14. 14. Objectives  Describe three ways that seed plants differ from seedless plants.  Describe the structure of seeds.  Compare angiosperms and gymnosperms.  Explain the economic and environmental importance of gymnosperms and angiosperms..
  15. 15. Characteristics of Seed Plants  Seed plants differ from seedless plants in the following ways:  Seed plants produce seeds.  The sperm of seed plants do not need water to reach an egg. Instead they form inside pollen.
  16. 16. Parts of a Seed  A seed is made up of three parts.  The first part is a young plant, or the sporophyte.  The second part is stored food.  Finally, a seed coat surrounds and protects the young plant.
  17. 17. Advantages of Having a Seed  When a seed begins to grow, the sporophyte uses the food stored in the seed.  Seeds can be spread by animals. The spores of seedless plants are normally spread by wind.  Animals spread seeds more efficiently than the wind.
  18. 18. Gymnosperms  Seed plants that do not have flowers or fruit are called gymnosperms.  The four groups are  Conifers  Cycads  Ginkgoes  Gnetophytes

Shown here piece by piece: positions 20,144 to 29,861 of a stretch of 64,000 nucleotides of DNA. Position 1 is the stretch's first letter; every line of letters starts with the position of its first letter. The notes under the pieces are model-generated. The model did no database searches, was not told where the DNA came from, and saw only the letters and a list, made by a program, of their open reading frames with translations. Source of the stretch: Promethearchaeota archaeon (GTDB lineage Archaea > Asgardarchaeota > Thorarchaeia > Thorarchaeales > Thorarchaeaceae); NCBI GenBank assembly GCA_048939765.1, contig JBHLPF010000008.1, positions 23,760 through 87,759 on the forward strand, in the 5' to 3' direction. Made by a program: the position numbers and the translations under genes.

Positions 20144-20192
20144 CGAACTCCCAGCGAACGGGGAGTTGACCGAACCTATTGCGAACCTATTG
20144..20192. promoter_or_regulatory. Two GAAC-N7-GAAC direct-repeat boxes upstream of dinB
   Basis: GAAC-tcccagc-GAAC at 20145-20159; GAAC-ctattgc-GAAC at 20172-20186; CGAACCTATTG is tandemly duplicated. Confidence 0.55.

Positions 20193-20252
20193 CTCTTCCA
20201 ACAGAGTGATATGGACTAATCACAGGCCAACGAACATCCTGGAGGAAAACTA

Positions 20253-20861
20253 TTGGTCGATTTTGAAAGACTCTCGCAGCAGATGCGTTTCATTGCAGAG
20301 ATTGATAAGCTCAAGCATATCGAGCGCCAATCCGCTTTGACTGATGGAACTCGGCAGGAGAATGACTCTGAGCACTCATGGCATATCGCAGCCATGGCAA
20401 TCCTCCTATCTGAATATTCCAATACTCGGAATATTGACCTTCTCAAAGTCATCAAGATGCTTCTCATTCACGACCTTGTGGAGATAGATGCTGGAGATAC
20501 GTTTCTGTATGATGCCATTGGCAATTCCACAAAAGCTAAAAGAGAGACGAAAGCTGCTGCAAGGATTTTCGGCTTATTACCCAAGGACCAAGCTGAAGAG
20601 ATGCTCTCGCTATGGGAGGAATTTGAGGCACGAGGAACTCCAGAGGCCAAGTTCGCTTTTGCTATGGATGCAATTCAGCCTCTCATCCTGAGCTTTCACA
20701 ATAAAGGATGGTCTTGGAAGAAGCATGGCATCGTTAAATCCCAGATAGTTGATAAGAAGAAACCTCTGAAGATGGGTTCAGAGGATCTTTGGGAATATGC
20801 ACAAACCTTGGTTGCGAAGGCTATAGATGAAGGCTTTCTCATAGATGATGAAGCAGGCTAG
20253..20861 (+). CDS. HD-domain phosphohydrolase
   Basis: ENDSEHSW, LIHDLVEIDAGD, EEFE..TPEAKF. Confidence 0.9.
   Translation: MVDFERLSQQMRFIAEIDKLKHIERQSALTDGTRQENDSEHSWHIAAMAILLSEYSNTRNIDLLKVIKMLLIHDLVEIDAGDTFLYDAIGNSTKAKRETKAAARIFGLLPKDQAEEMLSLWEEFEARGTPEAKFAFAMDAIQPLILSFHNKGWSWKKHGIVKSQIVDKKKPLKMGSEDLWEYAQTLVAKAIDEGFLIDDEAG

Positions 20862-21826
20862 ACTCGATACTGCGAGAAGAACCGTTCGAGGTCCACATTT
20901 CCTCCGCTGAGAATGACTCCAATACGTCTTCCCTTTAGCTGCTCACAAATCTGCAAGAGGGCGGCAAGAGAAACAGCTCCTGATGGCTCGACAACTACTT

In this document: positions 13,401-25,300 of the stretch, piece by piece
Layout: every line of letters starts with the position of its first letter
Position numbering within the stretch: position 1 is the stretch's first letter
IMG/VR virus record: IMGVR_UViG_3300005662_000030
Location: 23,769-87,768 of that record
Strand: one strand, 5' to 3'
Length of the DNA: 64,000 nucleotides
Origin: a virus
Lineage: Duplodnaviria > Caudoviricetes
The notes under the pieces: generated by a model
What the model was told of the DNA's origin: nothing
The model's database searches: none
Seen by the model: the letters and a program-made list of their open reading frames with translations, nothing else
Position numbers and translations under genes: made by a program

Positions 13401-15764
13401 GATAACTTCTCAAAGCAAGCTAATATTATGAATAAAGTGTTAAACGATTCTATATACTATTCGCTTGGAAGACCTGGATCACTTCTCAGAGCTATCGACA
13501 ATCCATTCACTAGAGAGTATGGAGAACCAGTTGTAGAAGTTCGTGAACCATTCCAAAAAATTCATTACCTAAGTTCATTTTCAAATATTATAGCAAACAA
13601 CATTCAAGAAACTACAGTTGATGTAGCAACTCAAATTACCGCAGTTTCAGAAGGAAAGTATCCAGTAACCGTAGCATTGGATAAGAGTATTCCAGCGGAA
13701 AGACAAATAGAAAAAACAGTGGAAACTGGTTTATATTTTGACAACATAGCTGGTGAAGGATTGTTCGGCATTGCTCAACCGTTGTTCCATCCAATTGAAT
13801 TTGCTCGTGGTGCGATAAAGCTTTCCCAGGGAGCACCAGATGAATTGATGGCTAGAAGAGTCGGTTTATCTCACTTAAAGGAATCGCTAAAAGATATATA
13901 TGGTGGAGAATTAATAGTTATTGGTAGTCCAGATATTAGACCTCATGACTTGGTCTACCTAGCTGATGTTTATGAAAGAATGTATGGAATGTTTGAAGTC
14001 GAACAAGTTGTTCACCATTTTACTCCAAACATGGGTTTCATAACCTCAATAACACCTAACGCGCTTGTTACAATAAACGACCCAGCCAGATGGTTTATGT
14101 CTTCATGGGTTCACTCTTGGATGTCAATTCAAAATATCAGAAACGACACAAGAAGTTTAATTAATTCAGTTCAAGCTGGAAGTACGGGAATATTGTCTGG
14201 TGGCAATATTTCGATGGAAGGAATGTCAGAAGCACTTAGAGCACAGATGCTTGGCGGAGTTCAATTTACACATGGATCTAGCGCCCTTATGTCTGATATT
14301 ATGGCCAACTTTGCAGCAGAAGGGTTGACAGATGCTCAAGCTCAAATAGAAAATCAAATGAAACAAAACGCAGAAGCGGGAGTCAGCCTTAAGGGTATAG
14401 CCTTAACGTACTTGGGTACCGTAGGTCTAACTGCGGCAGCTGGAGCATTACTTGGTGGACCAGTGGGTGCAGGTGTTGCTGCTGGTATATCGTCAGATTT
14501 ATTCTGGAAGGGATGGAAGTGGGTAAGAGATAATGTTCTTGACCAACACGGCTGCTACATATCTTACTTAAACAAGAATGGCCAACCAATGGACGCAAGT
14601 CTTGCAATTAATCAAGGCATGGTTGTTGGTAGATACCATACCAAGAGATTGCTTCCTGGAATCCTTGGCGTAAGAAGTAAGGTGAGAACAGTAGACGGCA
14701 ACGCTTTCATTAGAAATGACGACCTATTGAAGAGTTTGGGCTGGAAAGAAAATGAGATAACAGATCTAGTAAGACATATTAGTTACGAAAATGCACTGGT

19. 19. Importance of Gymnosperms  Conifers are the most economically important gymnosperms. People use conifer wood for building materials and paper products.  Resin, a sticky fluid produced by pine trees, is used to make soap, turpentine, paint, and ink.
  20. 20. Angiosperms  Angiosperms are vascular plants that produce flowers and fruit.  Flowers help angiosperms reproduce. Flowers attract animals that help spread pollen.  Fruits surround and protect the seeds. These fruits help angiosperms distribute their seeds.
  21. 21. Classifying Angiosperms  Angiosperms are divided into two classes— monocots and dicots.
  22. 22. Importance of Angiosperms  Flowering plants provide many land animals with the food they need to survive.  People use flowering plants in many ways. Major food crops, such as corn, wheat, and rice, are flowering plants.  Flowering plants are used to make cloth fibers, rope, medicines, rubber, perfume oil, and building materials.
  23. 23. Think/Pair/Share  Compare angiosperms and gymnosperms.  What are the three parts of the seed?
  24. 24. Bellringer  Why do cactuses have spines?
  25. 25. Objectives  List three functions of roots and three functions of stems.  Describe the structure of a leaf.  Identify the parts of a flower and their functions.
  26. 26. Vascular Tissue  There are two types of vascular tissue in plants:  Xylem is the type of tissue in vascular plants that provides support and conducts water and nutrients from the roots.  Phloem is the tissue that conducts food in vascular plants.